Then, I drove up to Lazy Mountain and into the driveway of yet another set of friends who were graciously loaning me their trailer for the lesson. Before the driveway forks toward their house, it veers to a cabin rented out by other good friends of mine – they were on their way into Anchorage for the day, but walked over to say hi to me and wish me luck with the lessons.
It was one of those early spring unicorn days up on Lazy – zero wind, full-bore sun. Everyone took off their jackets while we stood in the driveway hitching up the trailer.
My friend and I drove out towards the Knik neighborhood, where he knows a good, flat, isolated spot to practice. We said hi to another friend whose property is adjacent to that stretch of road. He emerged from his cabin applauding as I practiced backing the trailer up to a picnic table. I took a deep bow as I hopped out of the truck, and thanked him. (I noticed he did not applaud during the next hour when I repeatedly tried and failed to replicate that first success).
We spent nearly three hours pulling the trailer forward, backing it up slowly, pulling out of many a near-jackknife, rinse, repeat.
Slowly, I started to get the feel and hang of it. Again, the sun beamed powerfully down from that gorgeous blue sky, mountains jutting upward in every direction. I drove the trailer from Knik back to Lazy, keeping an eye on my side view mirrors to gauge where it was at any given moment, and starting to feel a sense of increasing ease and competence.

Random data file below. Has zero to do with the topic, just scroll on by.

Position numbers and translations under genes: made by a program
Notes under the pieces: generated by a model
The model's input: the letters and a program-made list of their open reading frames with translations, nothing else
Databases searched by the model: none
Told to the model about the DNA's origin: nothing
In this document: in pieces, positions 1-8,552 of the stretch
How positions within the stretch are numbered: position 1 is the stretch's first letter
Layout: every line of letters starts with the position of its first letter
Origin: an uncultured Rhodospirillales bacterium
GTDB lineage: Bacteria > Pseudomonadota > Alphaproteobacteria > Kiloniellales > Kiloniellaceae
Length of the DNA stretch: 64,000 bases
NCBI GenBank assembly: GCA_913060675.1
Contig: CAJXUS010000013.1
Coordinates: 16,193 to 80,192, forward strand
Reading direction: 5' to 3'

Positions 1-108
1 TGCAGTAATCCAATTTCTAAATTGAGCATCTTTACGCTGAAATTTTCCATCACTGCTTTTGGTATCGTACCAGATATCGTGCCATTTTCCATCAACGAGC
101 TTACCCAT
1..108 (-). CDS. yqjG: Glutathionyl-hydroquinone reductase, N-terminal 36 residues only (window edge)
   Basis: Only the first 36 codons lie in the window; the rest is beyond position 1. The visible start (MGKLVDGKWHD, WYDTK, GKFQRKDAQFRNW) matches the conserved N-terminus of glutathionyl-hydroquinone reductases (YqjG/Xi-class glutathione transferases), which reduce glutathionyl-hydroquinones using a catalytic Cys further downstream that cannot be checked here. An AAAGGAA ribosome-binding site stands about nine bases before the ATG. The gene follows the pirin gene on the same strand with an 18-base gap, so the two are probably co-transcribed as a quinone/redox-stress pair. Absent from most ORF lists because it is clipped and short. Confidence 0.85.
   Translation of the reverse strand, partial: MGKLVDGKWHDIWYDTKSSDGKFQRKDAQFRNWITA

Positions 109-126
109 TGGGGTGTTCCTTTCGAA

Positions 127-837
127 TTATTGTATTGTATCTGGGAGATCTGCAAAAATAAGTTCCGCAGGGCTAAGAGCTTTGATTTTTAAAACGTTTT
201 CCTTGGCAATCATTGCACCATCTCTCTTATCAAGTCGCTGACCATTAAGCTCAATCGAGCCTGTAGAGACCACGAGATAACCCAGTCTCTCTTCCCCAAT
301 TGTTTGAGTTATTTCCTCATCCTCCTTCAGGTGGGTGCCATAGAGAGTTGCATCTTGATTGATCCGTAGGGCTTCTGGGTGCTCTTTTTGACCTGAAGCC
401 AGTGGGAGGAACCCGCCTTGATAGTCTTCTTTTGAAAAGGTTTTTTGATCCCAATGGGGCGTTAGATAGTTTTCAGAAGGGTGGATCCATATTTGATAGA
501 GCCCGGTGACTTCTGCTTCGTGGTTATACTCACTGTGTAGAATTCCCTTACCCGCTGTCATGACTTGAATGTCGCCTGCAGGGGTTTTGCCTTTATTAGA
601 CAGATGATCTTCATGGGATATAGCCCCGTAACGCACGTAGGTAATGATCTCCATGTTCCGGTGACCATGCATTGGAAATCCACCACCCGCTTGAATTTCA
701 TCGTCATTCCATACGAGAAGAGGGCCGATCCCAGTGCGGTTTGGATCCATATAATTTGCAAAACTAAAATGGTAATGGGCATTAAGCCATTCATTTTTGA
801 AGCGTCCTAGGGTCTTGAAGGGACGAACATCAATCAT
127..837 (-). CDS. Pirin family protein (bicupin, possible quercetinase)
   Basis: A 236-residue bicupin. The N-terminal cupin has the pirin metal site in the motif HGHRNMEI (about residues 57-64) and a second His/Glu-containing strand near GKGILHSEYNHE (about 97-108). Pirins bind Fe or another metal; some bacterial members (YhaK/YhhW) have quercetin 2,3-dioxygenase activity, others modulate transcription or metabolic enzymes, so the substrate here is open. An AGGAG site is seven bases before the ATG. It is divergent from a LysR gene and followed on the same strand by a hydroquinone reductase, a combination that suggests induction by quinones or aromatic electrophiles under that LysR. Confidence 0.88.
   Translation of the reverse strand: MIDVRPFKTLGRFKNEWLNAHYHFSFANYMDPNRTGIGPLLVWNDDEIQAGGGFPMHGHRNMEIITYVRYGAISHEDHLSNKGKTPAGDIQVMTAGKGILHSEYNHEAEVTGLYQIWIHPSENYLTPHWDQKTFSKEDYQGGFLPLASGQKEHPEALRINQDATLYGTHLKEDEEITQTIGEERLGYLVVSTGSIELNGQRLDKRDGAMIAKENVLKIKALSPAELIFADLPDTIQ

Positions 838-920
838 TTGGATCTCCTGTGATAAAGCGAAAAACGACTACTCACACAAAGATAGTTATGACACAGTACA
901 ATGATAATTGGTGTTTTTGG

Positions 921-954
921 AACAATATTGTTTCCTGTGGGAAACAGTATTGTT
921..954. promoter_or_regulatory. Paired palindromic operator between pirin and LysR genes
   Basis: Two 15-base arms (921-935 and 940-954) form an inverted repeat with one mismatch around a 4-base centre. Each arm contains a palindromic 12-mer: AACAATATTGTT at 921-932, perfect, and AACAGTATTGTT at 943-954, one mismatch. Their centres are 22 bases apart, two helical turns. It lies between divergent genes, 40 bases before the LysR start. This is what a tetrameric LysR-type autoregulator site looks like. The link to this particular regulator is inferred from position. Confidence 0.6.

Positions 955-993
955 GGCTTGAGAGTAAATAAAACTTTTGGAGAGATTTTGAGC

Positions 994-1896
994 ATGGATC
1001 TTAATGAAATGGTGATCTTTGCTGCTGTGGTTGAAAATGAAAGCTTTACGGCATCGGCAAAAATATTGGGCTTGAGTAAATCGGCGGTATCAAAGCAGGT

Back up on Lazy, we dropped the trailer back with its owners. I was even able to back it up, with significant help / direction from my friends who graciously applauded and cheered me when I completed it. At this point it was almost dinnertime, so we parted ways.
Before heading down the mountain to my house, I made one more stop. Friends had just arrived back from Europe after months away and invited me to swing by post-trailer lessons. It was awesome to see them after so much time, and we cracked celebratory beers, taking in the panoramic view of the Matanuska River and steep bluffs from their beautiful home, sunshine streaming in.
Driving back down the mountain, I had an increased awareness of the day in its entirety. I experienced that rush of daylight flooding back and further into the evening, aware that it was 7 pm and it was still brightly sunny outside, deep cool shadows stretching across sunlit stretches of forest and pavement.
I never know when memories are being made, or changes taking place. But that Saturday, with the many small, good interactions I had with people I am lucky to know, and the stunning backdrop of our shared home, gave me a reframe on this place that I’ve needed. I feel like I’m heading into whatever this next phase of life brings me more grounded, and grateful for all that is Alaska and my found family and community.
And – bonus – I’m now 100% more competent when it comes to driving a trailer.